Pourquoi l’homologation? Les avantages pour la société

Pour qu'un modèle d'homologation soit efficace il doit convaincre toutes les parties impliquées.

Nous travaillons à la poursuite d’un modèle d'homologation en matière d'accès qui serait développé par les personnes handicapées, les entreprises et les organismes. Cela veut dire que ceux qui sont les plus affectés par le programme d’homologation seront ceux qui sont responsables pour développer les solutions et les mettre en place.

Créer un modèle d'homologation en matière d'accès, à l'échelle de la province, est une occasion idéale pour faire en sorte que notre société fasse une place à tous et toutes. Néanmoins, la mise en place d'un cadre qui satisfasse à la fois les entreprises et les aspirations en matière d'accès comporte un certain nombre de défis.

Que sont les avantages potentiels pour la société en général par l’introduction d’un modèle d’homologation en matière d’accès?

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Sallylou's avatar

Accessibility is still a big word with a variety of areas that need to be identified by businesses, communities and individuals. If we have an accessibility certification program, I would like to think that these individuals could go out to communities or workplaces, businesses to assist them with a workplan to achieve the best level of accessibility. That different areas would be covered, or be specialized.

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Louise's avatar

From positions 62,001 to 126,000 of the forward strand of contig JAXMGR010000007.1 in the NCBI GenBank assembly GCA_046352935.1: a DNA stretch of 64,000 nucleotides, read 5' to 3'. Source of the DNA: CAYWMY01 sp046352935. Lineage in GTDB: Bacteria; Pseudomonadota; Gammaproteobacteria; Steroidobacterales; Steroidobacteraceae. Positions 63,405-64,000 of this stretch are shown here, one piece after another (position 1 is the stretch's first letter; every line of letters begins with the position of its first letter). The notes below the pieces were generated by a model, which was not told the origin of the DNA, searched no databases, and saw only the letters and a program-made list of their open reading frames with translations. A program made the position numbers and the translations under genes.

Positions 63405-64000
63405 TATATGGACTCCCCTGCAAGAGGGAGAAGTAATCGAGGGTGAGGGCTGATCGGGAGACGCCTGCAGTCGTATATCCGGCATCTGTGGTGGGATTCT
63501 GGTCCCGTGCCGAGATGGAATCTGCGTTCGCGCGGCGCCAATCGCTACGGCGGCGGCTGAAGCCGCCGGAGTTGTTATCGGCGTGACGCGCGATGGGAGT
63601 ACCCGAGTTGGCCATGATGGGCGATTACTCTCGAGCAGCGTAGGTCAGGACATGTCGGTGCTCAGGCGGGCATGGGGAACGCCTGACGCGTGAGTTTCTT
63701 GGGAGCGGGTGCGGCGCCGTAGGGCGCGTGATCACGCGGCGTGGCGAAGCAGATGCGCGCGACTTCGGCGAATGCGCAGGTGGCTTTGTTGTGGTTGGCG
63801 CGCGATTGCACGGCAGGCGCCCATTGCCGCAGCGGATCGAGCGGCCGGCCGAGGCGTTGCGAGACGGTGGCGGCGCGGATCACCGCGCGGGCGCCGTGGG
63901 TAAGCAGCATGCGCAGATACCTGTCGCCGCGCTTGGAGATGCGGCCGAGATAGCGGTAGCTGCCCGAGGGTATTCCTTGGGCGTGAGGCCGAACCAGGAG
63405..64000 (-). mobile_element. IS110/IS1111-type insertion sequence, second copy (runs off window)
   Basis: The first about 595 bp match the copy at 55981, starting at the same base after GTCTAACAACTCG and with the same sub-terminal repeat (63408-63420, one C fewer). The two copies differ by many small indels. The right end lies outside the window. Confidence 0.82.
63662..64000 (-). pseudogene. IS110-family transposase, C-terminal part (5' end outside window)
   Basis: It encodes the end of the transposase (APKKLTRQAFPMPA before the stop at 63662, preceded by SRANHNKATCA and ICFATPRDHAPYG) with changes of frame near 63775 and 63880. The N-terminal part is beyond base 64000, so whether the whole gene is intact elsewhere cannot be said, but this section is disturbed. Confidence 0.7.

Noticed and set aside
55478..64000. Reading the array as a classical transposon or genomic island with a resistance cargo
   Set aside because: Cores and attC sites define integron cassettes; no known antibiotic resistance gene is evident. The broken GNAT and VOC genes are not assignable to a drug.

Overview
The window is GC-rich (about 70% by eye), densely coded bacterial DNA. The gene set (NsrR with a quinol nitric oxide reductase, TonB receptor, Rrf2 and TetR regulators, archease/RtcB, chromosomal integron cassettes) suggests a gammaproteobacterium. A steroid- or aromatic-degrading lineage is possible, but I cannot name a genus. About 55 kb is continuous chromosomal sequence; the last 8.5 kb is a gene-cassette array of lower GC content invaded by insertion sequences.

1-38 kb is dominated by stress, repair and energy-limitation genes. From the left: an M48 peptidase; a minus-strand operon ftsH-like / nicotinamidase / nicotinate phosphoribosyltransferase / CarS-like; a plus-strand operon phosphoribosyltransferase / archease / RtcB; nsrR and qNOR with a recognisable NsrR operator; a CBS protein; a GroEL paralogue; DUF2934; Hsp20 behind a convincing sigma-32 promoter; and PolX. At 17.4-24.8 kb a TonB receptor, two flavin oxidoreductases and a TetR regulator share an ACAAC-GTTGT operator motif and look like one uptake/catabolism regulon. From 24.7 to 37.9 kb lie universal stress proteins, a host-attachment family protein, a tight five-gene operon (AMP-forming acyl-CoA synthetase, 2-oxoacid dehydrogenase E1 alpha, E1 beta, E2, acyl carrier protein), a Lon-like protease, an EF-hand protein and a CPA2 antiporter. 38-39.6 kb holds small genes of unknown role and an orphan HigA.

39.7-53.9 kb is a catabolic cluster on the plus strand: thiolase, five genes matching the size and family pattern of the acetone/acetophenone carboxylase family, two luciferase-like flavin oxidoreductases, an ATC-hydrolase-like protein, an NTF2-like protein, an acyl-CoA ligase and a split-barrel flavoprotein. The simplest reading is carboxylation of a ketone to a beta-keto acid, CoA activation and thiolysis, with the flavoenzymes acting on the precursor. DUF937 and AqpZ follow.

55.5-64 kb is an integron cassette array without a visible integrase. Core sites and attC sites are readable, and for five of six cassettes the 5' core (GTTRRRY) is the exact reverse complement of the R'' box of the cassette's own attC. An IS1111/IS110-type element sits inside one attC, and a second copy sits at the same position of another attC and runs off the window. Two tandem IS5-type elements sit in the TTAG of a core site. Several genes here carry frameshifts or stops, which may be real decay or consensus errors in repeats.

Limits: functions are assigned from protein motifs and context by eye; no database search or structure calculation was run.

You're right - accessibility is a huge word. Often when it's used, it's not even used in reference to removing barriers so people who have a disability can fully participate in life and be included.

When I was on the province standards writing committee, one of the biggest things we were cautioned against was using the word "accessibility" and yet... look where we are.

It has been one of my dreams to become a consultant who can go out to various places and simply just talk to people. Often, what happens, is the decision makers, in this case the business leaders, don't have direct exposure to the types of challenges a disability can impose. Without the exposure, it's hard to dream up solutions.

One of the biggest mistakes I see is places testing the width of places using a manual wheelchair. The tester doesn't realize that a manual wheelchair moves differently than a power wheelchair.

I like your idea though - that people go out to assist in the barrier removal process.

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C Johnson's avatar

Anything that encourages increased accessibility will have social benefits, including:
-increased spending (benefits local economy)
-reduced strain on government services where private services can provide them
-reduced litigation or fines against inaccessible businesses
-increased ability for disabled people to be more productive in their communities (e.g. if they can access the services they need, they may be more able to work, volunteer, attend school, etc.)

A certification program is a potential enabler to reaching these goals by helping standardize and incentivize businesses towards accessibility.

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